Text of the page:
We all love nature, and the sight of colorful birds and their chirping is a beautiful sound. Collision with buildings is among the leading causes of bird deaths, and window surfaces pose a significant danger. Birds see the glass as something they can fly into because it reflects the natural habitat or the habitat is visible through the glass.
The number of windows in commercial and residential buildings is so great that up to a billion birds crash into them each year. The bird may seem stunned and fly away but is likely to die later due to bruising or internal bleeding sustained.
You can, however, use simple home remedies to reduce how dangerous your windows are to flying birds significantly.
What causes birds to collide with glass windows?
There is extensive use of glass in buildings due to its aesthetic value, versatility, and light ability. The widespread use of glass poses a significant danger to birds due to increased collisions.
There are two types of bird-window collision: daytime and nighttime. Daytime collisions occur when birds see the reflection of vegetation and the sky or see through the glass and think they can fly through to the other side.
Nighttime collision happens because the lighted windows attract birds and mainly occurs to nocturnal migrants. The lights cause the birds to divert from their original migration route, especially when the weather is foggy.
Due to the reflective nature of glass, sometimes the birds see their reflection in the window and attack it. Birds are territorial, and this frequently happens during spring. The bird does not get hurt when attacking its reflection, but it can be annoying and cause damage to the glass.
How to identify dangerous windows for birds
Most homeowners realize that birds rarely crash into all their windows, and identifying those that pose the most significant danger is a great place to start. Identifying this small number of windows means that you need to apply bird-friendly solutions to a small portion of your windows.
Pinpoint any windows where you have ever found a dead bird or heard a bird hit. Large picture windows that are highly reflective, paired at right angles or near bird feeders and birdbaths, are a priority.
Simple ways to keep birds from crashing into your windows
- Use tape strips
Putting strips of chart strips on the windows will help the birds distinguish between the glass and other areas. The tape strips will warn the birds to keep away. Place quarter-inch wide strips four inches apart in any pattern of your choice. You can purchase bird tape designed for this purpose.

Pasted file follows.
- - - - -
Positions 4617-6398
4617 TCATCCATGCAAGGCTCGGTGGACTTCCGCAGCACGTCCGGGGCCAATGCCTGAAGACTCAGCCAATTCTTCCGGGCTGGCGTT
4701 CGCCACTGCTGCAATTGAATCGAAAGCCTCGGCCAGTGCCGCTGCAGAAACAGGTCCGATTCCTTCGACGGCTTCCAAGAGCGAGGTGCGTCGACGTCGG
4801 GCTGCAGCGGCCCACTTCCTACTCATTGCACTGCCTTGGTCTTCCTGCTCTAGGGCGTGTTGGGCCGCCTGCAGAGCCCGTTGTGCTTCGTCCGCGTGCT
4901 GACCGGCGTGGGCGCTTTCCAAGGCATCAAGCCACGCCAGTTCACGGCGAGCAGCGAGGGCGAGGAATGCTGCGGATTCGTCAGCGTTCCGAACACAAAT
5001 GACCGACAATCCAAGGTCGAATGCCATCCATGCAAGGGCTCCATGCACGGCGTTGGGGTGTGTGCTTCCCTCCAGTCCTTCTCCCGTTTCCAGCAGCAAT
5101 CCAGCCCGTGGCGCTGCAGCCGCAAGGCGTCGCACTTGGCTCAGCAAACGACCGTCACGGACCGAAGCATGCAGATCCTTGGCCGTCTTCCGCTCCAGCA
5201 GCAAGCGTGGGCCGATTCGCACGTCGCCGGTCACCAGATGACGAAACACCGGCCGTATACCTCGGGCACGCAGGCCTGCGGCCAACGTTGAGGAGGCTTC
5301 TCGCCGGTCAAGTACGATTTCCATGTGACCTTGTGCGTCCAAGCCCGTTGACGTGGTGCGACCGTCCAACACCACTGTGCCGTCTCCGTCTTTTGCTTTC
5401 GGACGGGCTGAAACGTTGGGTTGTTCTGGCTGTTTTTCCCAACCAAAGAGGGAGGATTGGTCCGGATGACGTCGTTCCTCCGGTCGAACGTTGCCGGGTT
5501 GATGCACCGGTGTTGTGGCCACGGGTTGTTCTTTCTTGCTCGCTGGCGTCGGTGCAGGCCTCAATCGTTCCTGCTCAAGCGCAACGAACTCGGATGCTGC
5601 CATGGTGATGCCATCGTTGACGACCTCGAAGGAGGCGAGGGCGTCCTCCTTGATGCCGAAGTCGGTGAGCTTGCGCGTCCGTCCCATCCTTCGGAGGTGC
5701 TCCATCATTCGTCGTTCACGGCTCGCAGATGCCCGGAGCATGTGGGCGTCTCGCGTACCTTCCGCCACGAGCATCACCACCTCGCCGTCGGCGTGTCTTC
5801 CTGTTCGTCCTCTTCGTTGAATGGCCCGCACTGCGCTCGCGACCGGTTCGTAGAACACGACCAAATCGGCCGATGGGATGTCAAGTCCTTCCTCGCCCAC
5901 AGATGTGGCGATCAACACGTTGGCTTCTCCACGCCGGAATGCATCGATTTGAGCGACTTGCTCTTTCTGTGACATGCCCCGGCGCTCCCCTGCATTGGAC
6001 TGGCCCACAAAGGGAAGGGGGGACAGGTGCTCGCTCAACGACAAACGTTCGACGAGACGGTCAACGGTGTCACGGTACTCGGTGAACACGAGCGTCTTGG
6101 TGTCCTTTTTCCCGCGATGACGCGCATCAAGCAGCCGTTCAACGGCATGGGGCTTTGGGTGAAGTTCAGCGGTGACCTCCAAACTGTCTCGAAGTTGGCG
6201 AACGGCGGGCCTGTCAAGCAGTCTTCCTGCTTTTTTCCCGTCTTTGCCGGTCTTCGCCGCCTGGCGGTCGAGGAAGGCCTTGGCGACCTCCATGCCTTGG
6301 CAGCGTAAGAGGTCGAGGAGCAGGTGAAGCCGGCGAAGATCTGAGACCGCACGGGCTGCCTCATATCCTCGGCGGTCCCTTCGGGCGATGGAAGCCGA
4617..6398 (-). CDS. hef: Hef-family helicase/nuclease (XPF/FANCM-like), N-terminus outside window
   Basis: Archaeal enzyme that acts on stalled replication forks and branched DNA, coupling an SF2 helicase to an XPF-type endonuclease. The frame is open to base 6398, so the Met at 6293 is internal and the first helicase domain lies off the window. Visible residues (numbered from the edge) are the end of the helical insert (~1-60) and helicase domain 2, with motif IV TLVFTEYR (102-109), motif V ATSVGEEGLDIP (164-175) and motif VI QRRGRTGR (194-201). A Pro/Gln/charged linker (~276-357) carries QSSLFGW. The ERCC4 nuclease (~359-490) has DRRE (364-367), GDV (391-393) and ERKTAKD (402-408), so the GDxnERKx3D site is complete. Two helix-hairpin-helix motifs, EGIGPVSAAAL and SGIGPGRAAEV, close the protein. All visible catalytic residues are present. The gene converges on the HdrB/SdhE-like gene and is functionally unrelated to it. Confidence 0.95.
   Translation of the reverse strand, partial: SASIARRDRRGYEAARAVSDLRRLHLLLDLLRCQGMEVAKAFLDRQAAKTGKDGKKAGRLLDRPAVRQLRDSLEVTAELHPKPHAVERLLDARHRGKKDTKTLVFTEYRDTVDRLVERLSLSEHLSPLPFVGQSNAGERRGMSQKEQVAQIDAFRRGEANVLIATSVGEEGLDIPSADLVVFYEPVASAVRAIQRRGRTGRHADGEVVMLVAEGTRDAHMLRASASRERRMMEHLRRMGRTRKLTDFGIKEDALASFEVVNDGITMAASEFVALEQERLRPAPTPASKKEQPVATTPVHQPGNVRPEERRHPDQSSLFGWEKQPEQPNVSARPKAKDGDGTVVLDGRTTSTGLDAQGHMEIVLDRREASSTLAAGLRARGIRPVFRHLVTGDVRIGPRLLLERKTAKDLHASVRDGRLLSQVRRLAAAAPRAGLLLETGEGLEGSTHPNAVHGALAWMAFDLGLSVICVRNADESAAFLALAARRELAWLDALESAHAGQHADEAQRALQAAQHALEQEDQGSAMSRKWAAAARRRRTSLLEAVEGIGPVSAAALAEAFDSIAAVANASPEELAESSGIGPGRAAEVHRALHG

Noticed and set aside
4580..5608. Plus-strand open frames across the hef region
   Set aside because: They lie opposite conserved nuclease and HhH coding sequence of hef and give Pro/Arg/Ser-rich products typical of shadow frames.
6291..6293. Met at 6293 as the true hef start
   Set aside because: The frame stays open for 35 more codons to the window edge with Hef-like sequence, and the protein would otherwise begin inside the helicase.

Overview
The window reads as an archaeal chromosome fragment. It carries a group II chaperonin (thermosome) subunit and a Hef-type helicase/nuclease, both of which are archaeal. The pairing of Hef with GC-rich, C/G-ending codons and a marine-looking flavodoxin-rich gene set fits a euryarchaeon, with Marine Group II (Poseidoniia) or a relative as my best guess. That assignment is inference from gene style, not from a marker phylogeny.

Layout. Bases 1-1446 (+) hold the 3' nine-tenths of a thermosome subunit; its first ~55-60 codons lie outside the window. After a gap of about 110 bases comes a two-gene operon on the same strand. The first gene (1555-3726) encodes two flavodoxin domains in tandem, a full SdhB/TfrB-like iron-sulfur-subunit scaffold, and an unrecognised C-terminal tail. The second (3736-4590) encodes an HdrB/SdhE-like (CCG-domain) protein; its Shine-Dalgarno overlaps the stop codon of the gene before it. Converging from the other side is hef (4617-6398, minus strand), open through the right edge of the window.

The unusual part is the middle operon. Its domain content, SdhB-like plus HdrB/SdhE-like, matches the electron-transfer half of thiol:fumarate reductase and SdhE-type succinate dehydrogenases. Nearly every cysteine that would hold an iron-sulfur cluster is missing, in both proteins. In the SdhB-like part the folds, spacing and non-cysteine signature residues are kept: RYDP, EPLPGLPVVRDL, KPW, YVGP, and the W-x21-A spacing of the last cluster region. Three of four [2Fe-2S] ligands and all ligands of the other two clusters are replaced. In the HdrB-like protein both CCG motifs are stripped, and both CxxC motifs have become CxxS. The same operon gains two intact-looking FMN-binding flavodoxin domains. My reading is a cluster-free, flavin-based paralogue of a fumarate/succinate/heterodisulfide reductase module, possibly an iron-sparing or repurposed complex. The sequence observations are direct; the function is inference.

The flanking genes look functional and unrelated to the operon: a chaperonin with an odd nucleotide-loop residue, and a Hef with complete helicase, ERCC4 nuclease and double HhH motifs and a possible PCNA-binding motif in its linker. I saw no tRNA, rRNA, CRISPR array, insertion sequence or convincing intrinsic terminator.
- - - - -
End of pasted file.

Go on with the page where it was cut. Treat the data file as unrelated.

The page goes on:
Using tape strips is a cheap solution, and you can remove them at any time.
- Use bird screens and bird netting.
Bird screens consist of transparent black fiberglass hung loosely in front of windows to cushion birds that crash against them. The screen protects the bird from dangerous impact. You can use suction brackets or screw hooks to secure the bird screen to a window or door.
Bird netting is lightweight polypropylene, and you can use it to keep birds out of open spaces or roof spaces. The netting will act as a barrier that stops the birds from hitting the window when hung at least two inches from the glass. The mesh size should be small to trap the birds and help the birds bounce off it.
- Apply anti-reflective films
Anti-reflective glass films reduce the transparency and reflectivity of windows but allow light to pass through. They should cover the exterior part of the window to be effective.
You can also apply patterned glass art that decreases glare, reflections and removes the illusion of a clear way through.
- Install sun shades
Sunshades outside your doors and windows will block the sun and reduce the transparency and reflectiveness of the glass.
- Use external window shutters.
Installing external window shutters will keep bright sunlight out of your rooms and help you keep the birds from getting hurt. The shutters reduce the light and thus, decrease the transparency and reflectiveness. Keep your external shutters closed when away.
- Hang bird feeders and birdbaths at a safe distance
Ensure to hand birdbaths and bird feeders a safe space away from the windows. Place them at least 10 feet away from glass surfaces to ensure their momentum does not cause them to crash.
- Use bird-friendly lighting
Remove unnecessary lights to reduce nighttime bird collisions. You can use shielded fixtures, choose down-lighting instead of up-lighting, install motion sensors and timers to ensure that lights go off at set times.
- Buy bird-friendly glass
The most effective way to ensure bird safety is to buy bird-friendly glass with a UV reflective coating and unique engraved patterns visible to the birds. The glass is transparent to humans; therefore, it does not affect the quality of light.
Bird collisions cause millions of birds to die each year, and glass windows significantly contribute to these fatalities. However, there are simple ways to prevent birds from crashing into windows. You can use tape strips, bird netting, anti-reflective films, sun shades, and outside window shatters to reduce the transparency of glass. You should hang bird feeders and birdbaths safely from windows and use bird-friendly lighting to keep birds from flying into the glass.
You can also install bird-friendly glass that warns the birds off. Buy quality glass for your windows and doors from Glassupply.com, which will not crack when birds peck or crash into it.